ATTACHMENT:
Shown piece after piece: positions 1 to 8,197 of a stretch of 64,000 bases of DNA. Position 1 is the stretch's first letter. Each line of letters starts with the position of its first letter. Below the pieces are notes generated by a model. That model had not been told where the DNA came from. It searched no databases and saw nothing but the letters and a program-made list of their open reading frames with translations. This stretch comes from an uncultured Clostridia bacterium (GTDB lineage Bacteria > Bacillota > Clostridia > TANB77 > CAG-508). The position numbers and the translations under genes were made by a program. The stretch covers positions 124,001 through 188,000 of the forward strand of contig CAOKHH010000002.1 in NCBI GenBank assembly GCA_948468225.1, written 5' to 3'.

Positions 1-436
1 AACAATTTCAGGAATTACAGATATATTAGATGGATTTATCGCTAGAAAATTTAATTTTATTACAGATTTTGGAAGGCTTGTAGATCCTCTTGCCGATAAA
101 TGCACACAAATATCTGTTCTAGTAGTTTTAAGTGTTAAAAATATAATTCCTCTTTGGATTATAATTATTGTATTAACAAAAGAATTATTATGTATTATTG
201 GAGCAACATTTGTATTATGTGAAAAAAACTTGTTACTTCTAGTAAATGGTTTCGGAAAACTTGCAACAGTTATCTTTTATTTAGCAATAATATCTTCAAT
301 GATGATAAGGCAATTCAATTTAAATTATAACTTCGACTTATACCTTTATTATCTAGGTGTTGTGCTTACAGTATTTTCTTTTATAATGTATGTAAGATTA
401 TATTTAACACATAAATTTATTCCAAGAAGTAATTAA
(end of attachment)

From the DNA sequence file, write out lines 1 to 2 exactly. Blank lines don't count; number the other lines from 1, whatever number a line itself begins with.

Shown piece after piece: positions 1 to 8,197 of a stretch of 64,000 bases of DNA. Position 1 is the stretch's first letter. Each line of letters starts with the position of its first letter. Below the pieces are notes generated by a model. That model had not been told where the DNA came from. It searched no databases and saw nothing but the letters and a program-made list of their open reading frames with translations. This stretch comes from an uncultured Clostridia bacterium (GTDB lineage Bacteria > Bacillota > Clostridia > TANB77 > CAG-508). The position numbers and the translations under genes were made by a program. The stretch covers positions 124,001 through 188,000 of the forward strand of contig CAOKHH010000002.1 in NCBI GenBank assembly GCA_948468225.1, written 5' to 3'.

Positions 1-436